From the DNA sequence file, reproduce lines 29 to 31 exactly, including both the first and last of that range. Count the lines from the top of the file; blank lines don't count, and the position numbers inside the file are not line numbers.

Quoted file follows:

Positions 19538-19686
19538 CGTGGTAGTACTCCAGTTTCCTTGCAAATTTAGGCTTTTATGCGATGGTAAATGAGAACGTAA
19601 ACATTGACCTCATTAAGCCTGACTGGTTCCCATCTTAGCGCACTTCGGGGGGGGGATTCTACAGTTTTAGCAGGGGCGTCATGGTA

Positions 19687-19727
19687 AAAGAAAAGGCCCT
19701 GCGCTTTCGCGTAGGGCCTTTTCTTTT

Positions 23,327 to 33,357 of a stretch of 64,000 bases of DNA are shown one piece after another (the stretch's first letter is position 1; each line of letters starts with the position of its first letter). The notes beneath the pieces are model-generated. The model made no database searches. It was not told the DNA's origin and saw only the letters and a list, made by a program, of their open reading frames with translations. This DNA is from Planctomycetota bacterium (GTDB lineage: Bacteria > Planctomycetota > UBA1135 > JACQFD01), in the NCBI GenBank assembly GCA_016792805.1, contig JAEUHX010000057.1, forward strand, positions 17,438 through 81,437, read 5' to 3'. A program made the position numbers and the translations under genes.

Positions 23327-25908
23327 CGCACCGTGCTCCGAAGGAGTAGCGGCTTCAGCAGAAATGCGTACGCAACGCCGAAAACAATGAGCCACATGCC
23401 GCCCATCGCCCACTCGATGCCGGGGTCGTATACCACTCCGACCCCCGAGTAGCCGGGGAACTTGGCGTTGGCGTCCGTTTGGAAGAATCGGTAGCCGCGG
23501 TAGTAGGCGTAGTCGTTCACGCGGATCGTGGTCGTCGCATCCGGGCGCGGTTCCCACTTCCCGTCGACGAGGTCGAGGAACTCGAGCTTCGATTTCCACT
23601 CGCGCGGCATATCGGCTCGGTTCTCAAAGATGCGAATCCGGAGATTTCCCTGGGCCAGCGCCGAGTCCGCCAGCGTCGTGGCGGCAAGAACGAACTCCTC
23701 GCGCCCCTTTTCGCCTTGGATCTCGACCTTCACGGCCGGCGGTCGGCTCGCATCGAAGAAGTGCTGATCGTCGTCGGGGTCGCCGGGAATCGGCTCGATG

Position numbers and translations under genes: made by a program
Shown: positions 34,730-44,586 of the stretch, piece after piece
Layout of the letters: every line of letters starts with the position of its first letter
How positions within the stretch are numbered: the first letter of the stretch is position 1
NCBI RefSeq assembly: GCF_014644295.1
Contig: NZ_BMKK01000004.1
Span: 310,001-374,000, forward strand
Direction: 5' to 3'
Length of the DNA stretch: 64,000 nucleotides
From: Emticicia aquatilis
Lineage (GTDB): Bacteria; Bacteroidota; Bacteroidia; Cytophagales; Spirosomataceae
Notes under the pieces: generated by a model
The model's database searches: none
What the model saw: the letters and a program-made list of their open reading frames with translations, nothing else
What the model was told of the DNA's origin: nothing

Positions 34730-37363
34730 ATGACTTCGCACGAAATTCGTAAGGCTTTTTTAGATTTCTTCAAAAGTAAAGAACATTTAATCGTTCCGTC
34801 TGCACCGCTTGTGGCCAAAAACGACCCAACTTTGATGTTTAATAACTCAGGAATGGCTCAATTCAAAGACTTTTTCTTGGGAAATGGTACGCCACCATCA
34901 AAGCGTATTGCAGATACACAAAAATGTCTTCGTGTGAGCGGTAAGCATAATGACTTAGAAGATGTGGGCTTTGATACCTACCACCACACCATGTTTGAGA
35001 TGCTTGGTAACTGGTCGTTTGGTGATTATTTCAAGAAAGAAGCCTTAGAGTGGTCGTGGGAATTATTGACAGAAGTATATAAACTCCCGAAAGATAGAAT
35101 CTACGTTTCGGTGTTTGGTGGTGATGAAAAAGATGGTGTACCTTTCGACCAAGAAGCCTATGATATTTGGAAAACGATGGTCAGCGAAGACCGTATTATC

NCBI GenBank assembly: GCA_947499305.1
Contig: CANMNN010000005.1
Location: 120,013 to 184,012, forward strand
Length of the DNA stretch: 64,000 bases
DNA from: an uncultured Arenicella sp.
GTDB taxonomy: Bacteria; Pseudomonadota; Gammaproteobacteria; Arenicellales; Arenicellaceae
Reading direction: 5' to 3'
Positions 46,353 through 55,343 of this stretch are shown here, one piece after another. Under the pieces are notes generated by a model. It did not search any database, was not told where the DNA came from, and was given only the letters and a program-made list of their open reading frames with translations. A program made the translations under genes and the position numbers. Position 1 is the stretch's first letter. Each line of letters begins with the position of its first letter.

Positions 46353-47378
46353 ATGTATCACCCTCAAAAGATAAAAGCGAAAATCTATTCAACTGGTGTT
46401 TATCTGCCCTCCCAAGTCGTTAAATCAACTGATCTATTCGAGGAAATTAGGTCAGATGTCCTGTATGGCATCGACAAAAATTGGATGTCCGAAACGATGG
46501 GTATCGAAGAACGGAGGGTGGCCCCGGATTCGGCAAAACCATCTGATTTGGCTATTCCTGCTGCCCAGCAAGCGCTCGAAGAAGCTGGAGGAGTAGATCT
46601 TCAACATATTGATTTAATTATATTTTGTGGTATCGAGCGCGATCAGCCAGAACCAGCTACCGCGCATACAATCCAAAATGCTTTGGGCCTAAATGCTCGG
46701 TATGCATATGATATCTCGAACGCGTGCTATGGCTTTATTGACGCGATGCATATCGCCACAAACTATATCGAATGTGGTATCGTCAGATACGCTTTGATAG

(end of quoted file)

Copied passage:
Positions 34730-37363
34730 ATGACTTCGCACGAAATTCGTAAGGCTTTTTTAGATTTCTTCAAAAGTAAAGAACATTTAATCGTTCCGTC
34801 TGCACCGCTTGTGGCCAAAAACGACCCAACTTTGATGTTTAATAACTCAGGAATGGCTCAATTCAAAGACTTTTTCTTGGGAAATGGTACGCCACCATCA